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2000 Miles on the Ohio/Mississippi

$4,362 of $5,000 goal

Raised by 25 people in 3 months
Hi, I’m Dallas Trombley. I’m 33 years old and live in Albany, New York. I’m the author of two books, Coming of Age on the Hudson, a novel in two volumes about my five-year attempt to build green-energy boats and travel the Hudson River from Albany to Manhattan, and Siren Song, a novella about traveling to New Orleans by train, and why it led me to quit my career at the New York Legislature to focus on writing. I taught myself about alternative energy to power my Hudson boats. I’ve also canoed the entire Hudson, the Champlain Canal, and 250 miles of the Delaware River.

Since I was 21 years old, I've wanted to raft the Mississippi River, and write a book about the towns along the way, the architecture, the food, the music. Over the last twelve years, as I've studied history, worked in politics, and traveled, my interest in the life-cycles of small communities has grown. I want my new book to be more than an adventure or coming of age story. I want it to be an anatomy of the small towns along the Ohio and Mississippi Rivers, and what they are doing either to thrive or to fade. 

To make the trip, I have been building a 20-foot "barge" which floats on 2 custom-made pontoons and a center hull, with a water-line deck and a cabin for supplies. The design is an improvement on the boat pictured below, which I built in 2009. 

"Assiduity", Hudson River, 2009
I've got my experience of building boats on the Hudson, and about $10,000 worth of equipment that I've acquired over the years, like windmills for generating power, electric and gas motors, the safety equipment required for river navigation, lights, anchors, line, etc. The boat will be fully constructed by mid June, using money I've saved. However, I will then need to take the boat apart and transport it to Pittsburgh from Albany, and then spend 2 to 3 months on board, with a partner, traveling the length of the river. I'm raising the money on Kickstarter to cover the transportation costs and the docking, fuel and food costs down the rivers.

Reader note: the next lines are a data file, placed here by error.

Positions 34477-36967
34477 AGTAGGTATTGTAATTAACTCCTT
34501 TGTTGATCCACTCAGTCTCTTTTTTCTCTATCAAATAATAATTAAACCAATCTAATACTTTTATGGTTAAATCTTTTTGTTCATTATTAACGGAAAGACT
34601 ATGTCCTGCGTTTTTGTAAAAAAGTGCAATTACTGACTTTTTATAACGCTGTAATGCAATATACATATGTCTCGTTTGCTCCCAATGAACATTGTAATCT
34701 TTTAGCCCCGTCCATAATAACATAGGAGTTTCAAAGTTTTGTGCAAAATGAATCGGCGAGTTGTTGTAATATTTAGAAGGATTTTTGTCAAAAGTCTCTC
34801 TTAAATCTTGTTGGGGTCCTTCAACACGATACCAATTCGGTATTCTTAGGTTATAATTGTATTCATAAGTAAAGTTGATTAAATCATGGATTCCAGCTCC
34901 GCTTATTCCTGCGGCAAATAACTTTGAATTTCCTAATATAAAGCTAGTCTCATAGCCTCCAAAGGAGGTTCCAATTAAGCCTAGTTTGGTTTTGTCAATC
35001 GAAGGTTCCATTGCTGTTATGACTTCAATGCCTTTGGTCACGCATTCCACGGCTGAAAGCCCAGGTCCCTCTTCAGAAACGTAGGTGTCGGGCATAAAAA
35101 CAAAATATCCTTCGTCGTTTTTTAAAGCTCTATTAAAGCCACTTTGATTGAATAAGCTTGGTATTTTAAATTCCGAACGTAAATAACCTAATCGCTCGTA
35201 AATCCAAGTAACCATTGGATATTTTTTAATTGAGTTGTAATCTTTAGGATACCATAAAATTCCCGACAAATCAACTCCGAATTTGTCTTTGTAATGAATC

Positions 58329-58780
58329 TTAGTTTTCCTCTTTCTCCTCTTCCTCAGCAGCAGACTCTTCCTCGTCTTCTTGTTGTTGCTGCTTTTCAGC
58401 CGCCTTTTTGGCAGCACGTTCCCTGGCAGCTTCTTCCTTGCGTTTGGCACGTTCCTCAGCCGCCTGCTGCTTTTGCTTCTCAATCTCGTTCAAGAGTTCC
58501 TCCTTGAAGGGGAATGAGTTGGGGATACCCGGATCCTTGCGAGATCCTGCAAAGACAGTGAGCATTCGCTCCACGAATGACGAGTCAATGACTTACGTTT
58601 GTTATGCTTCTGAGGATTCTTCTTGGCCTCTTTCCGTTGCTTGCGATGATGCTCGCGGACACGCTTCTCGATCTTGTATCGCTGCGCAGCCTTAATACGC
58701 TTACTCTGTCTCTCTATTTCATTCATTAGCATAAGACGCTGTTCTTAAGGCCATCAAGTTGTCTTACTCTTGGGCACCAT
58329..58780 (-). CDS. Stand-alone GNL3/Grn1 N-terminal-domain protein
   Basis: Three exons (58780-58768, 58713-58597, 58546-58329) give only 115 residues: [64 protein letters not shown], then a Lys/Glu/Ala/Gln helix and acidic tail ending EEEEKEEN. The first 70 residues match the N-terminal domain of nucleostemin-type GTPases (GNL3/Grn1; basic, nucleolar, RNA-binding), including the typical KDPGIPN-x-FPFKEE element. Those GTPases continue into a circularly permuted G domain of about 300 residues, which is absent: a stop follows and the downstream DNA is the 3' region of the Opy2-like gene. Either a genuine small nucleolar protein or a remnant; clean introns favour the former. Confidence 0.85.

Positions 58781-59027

At the same time that I will be creating a free online "guide" to the towns along the Ohio and Mississippi, I will be accumulating interviews with local officials, marina and restaurant owners, academics, and regular people, to find out what each town is doing, or how people feel that each town is doing. Traveling by homemade barge will present me with a unique opportunity to gain access to all of the small towns on the 2,000 mile trek through the middle of the country, because my boat provides my living quarters, generates its own power, moves slowly, and does not require commercial or public facilities to dock. 

The trip down the Ohio and Mississippi will function as a three-month research project. The book will outline the adventure in a geographical and historical sense (constituting the narrative component or "story"), while also comparing the infrastructure, regulations, and culture of the towns to create a kind of policy paper that describes what any river town might implement to attract commerce and recreation. 

The book will incorporate my previous research on the upper Hudson River and Erie Canal, including my Master's Degree research in American Political and Economic History and interviews with businesses owners and public officials along the Hudson.  

You can follow the narrative of the construction (and, eventually, my trips down the Ohio and Mississippi) on my blog, DallasTrombley.com. 

You can see lots of pictures of the boat under construction, and my previous rafts, on my Instagram, @americanrafter. 
Risks and challenges
Challenge 1: Designing a boat to travel the Ohio and Mississippi.

Because the goal of the trip is to study the towns and cultures along the Ohio and Mississippi, and to compare them and abstract lessons, I've had to design a boat that I can live off of for several months, which will not bankrupt my budget due to fuel and docking considerations, which are the biggest cost drivers of long-distance boating. I knew a barge-shaped houseboat would give me the most space, and pontoons (as opposed to barrels or a displacement hull) would provide the best hydrodynamic interface with the water. I built the pontoons from 55 gallon drums fiberglassed together with pointed tips. For power I am using my two 1 Kw windmills to run navigation lights, computers, and port and starboard electric motors for steering. The boat also interfaces with my small powerboat, which has a 50 hp engine. As a tug pushes a barge, I can push my houseboat slowly (up to 4 mph) to steer her around bends in the rivers and keep out of the way of commercial traffic; or I can separate the motor boat from the barge and travel at 35 mph with the motor boat, while the barge maintains limited mobility from the two electric motors and a 4.5 hp outboard. The detachability of the two parts will allow me much greater access to towns with varying riverfront facilities.